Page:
much like the previous entry, i've never felt any inclination to watch this film. this time, my boyfriend suggested this or avatar. i didn't, and still do not, want to watch avatar. i must be an absolute sucker for water animation because i was drawn in within minutes. don't feel like i need to describe the plot because everyone's probably seen it. while watching it, i came to a revelation; there is no need for me to feel averse to childrens' films, and there was no reason i shouldn't have seen this dumb little cute movie in theaters! upon reading reviews, i am shocked by the vitriol some people espose towards films like this. it exists for the simple-minded [kids], so why subject it to such scrutiny? that being said,,,, despite the plot revolving around something quite interesting to me -- demigods and islands and boats -- by the end i felt empty; it's just one of those films, where you can have a nice time watching it, but you're probably never going to think about it much again, at least past the surface level. just because it's a children's film doesn't mean we shouldn't have hard-hitting life lessons that stick with you forever. maybe there is more than meets the eye, but after spending my childhood watching ghibli films and having watched 'soul' a couple of weeks ago, i feel confident in stating that this film isn't particularly thought-provoking. i also did not like the songs, i never do. speaking of 'soul', i should have written a review on it. for a pixar movie that i wouldn't necessarily be interested in at first glance, i've thought about it a lot, as the theme/moral of the film hit really close to home. it was like the emoji movie but existential and excellent. i can't stop thinking about te fiti though, she is beautiful!!!!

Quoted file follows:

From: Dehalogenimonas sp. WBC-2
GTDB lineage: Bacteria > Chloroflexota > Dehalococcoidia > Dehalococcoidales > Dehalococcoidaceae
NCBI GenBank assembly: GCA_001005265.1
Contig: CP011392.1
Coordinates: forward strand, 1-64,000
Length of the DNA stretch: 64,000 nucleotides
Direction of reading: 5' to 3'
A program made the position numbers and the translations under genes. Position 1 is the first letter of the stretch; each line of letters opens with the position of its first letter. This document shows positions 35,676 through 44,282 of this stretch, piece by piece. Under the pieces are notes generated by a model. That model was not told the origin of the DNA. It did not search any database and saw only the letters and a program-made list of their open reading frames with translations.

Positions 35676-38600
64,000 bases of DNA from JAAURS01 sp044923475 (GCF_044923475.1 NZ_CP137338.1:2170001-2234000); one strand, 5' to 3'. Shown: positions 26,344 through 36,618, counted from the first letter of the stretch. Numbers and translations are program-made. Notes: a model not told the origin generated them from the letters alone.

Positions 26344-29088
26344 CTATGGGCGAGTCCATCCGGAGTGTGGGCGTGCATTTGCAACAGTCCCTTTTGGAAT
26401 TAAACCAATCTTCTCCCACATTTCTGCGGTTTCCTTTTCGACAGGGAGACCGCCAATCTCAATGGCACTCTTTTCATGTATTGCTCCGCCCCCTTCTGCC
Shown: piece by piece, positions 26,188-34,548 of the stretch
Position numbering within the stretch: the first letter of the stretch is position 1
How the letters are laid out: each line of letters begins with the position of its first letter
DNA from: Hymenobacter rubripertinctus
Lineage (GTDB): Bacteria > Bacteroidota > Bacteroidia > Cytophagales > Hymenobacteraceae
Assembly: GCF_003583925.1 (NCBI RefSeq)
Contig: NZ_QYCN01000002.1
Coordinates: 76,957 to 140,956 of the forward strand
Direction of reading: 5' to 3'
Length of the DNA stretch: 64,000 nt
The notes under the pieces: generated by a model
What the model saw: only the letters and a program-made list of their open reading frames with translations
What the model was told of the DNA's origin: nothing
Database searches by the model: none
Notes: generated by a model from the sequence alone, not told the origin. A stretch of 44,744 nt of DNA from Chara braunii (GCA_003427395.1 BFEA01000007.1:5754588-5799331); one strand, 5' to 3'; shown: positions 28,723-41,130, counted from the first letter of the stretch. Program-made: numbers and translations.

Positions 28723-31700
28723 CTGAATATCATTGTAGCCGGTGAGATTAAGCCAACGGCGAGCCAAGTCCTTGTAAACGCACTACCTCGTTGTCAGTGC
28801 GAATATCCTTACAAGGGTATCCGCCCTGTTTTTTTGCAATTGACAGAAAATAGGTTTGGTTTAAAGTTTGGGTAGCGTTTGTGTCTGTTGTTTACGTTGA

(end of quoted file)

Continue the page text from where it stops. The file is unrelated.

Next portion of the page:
what to expect when you're expecting
2012, dir. kirk jones